The story of how Walt Disney courted P.L. Travers into letting him option the rights to Mary Poppins is brought to the screen in this non-fiction drama starring Tom Hanks, Emma Thompson, and Colin Farrell. A doting father, Walt Disney (Hanks) promises his adoring daughters that he will bring their favorite fictional nanny Mary Poppins to the big screen. Little does Walt realize that surly author P.L. Travers has no intention of seeing her most famous creation bastardized on the big screen, a fact that makes keeping his promise a difficult endeavor. Years later, however, when Travers' book sales begin to slow, dwindling finances drive her to schedule a meeting with Disney to discuss the film rights to the beloved story. For two weeks in 1961, a determined Disney does his absolute best to convince Travers that the film version of Mary Poppins will be a wondrous and respectful adaptation, meanwhile the author only grows more convinced that she has made the right move in preventing the proposed film adaptation. Later, just when it begins to appear that the rights to Mary Poppins have slipped through his fingers, the ingenious Disney reflects back on his childhood, and realizes that a sensitive chapter from Travers' youth could be the key to clinching the deal. Bradley Whitford, Paul Giamatti, and Jason Schwartzman co-star.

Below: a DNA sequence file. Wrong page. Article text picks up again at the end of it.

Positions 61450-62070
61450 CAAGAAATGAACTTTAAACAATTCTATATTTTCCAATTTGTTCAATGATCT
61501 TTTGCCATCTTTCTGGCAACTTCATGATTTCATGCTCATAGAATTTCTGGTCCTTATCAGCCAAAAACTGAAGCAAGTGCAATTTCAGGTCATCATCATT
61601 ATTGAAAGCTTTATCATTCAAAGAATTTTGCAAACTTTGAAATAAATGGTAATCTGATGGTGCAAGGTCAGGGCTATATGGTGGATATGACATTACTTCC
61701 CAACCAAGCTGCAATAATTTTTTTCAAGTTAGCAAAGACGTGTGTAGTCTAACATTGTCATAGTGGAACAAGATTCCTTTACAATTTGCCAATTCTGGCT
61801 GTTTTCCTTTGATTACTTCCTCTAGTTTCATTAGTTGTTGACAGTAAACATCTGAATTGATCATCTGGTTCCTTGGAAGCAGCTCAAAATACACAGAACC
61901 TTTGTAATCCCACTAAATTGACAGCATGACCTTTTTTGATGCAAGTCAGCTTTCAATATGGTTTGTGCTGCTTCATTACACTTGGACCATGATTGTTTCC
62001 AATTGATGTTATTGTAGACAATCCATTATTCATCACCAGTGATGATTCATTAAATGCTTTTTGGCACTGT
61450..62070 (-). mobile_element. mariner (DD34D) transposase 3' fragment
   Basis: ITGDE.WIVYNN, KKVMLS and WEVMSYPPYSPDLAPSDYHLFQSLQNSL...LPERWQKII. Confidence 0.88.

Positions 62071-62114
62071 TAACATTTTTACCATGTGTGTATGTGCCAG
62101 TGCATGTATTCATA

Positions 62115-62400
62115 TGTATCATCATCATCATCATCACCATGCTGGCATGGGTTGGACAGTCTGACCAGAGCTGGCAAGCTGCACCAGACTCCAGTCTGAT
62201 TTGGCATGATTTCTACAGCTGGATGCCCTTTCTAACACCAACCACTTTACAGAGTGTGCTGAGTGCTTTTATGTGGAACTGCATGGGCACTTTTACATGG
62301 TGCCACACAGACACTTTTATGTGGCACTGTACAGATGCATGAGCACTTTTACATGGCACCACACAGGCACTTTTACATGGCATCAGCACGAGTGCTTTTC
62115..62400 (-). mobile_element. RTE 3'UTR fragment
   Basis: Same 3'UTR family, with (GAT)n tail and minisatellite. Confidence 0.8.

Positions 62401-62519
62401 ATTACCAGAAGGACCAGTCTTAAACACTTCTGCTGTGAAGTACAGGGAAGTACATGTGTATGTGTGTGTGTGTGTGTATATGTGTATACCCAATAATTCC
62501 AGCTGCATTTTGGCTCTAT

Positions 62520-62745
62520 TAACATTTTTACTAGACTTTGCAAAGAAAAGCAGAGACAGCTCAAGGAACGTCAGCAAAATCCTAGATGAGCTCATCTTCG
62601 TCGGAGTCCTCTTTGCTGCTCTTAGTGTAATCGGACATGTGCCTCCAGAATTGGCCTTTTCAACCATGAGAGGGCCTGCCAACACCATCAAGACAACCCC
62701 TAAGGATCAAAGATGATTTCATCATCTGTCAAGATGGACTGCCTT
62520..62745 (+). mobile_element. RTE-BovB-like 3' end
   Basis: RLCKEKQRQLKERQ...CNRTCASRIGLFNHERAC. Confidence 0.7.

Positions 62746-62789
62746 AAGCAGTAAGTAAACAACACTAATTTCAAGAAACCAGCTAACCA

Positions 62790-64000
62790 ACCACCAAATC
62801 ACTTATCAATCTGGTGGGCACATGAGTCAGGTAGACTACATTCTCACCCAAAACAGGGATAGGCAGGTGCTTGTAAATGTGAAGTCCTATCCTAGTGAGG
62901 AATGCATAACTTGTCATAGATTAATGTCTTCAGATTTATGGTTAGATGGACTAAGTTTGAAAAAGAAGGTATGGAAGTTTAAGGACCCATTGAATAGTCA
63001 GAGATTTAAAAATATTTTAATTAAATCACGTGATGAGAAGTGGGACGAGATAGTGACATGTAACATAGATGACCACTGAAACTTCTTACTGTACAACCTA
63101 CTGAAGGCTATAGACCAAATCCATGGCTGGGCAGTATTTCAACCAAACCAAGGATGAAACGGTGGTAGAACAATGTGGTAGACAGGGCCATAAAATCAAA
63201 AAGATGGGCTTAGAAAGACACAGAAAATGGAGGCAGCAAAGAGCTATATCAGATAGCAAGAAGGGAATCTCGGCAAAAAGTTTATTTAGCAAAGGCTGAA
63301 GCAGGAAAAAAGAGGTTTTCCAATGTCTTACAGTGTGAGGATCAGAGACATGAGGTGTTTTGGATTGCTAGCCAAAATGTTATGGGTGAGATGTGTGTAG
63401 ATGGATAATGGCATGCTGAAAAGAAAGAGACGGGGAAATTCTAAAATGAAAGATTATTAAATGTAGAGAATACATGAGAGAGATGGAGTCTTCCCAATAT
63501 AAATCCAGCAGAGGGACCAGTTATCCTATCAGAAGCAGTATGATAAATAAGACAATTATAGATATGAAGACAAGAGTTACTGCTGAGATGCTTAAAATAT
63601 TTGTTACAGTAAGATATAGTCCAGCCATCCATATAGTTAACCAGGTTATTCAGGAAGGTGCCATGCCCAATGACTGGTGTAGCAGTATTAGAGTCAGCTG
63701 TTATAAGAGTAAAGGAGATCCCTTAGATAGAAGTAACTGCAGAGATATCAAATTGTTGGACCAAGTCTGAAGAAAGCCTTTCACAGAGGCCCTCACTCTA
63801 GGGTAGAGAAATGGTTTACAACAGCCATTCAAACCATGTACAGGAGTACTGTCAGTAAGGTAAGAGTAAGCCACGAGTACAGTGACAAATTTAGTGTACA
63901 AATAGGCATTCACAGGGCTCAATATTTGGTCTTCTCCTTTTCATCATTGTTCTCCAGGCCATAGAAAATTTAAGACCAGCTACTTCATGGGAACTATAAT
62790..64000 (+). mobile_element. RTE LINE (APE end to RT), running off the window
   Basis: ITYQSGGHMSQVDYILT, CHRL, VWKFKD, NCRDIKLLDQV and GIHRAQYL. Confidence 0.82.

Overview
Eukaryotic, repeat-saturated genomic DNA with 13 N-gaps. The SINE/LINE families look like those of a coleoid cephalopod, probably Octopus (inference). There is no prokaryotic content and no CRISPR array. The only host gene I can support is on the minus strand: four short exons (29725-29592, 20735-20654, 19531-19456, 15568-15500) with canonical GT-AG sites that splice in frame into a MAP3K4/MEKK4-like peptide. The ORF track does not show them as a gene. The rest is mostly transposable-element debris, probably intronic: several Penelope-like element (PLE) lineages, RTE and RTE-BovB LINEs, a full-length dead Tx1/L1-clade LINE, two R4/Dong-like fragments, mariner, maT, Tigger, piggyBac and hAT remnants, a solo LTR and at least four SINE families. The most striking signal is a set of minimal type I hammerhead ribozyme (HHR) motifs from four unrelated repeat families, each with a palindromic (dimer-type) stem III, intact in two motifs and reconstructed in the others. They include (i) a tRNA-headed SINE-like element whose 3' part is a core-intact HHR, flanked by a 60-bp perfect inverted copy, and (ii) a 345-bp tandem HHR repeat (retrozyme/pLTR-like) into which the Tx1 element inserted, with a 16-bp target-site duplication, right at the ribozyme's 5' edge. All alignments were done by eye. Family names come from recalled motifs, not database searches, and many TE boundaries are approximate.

Director Alfonso Cuaron's Gravity stars Sandra Bullock as Dr. Ryan Stone, a scientist on a space shuttle mission headed by astronaut Matt Kowalsky (George Clooney), a talkative, charismatic leader full of colorful stories that he shares with his crewmates as well as mission control. As the two are on a space walk, debris hits the area where they are working, and soon the pair finds themselves detached from their ship and stranded in space. While figuring out what steps they can take to save themselves, Stone grapples with a painful past that makes her consider giving up altogether. Gravity screened at the 2013 Toronto International Film Festival.
Academy Award-nominated writer/director J.C. Chandor (Margin Call) takes the helm for this tense adventure drama about a man (Robert Redford) who must fight for survival after being shipwrecked at sea. We first meet the unnamed protagonist -- a sailor floating on the ocean waves, sans hope, minutes from death. On the soundtrack, our hero reads a final missive to the world; he expresses remorse to his loved ones for hurting them, and prepares to enter a watery grave. The picture then jumps back in time by eight days, and an intertitle places us in the Indian Ocean, 1700 nautical miles from the Sunda Straits. The boatsman, lying asleep below deck on his schooner, is suddenly jostled to consciousness by a horrifying crash. He discovers that a steel crate, floating in mid-ocean, has torn a gaping hole into the side of his vessel. From that ominous beginning, the crises mount, including flooding, a ruined ham radio, and blinding thunderstorms. Though the sailor tries everything he can think of to save himself, external challenges ultimately coalesce and threaten to damn him.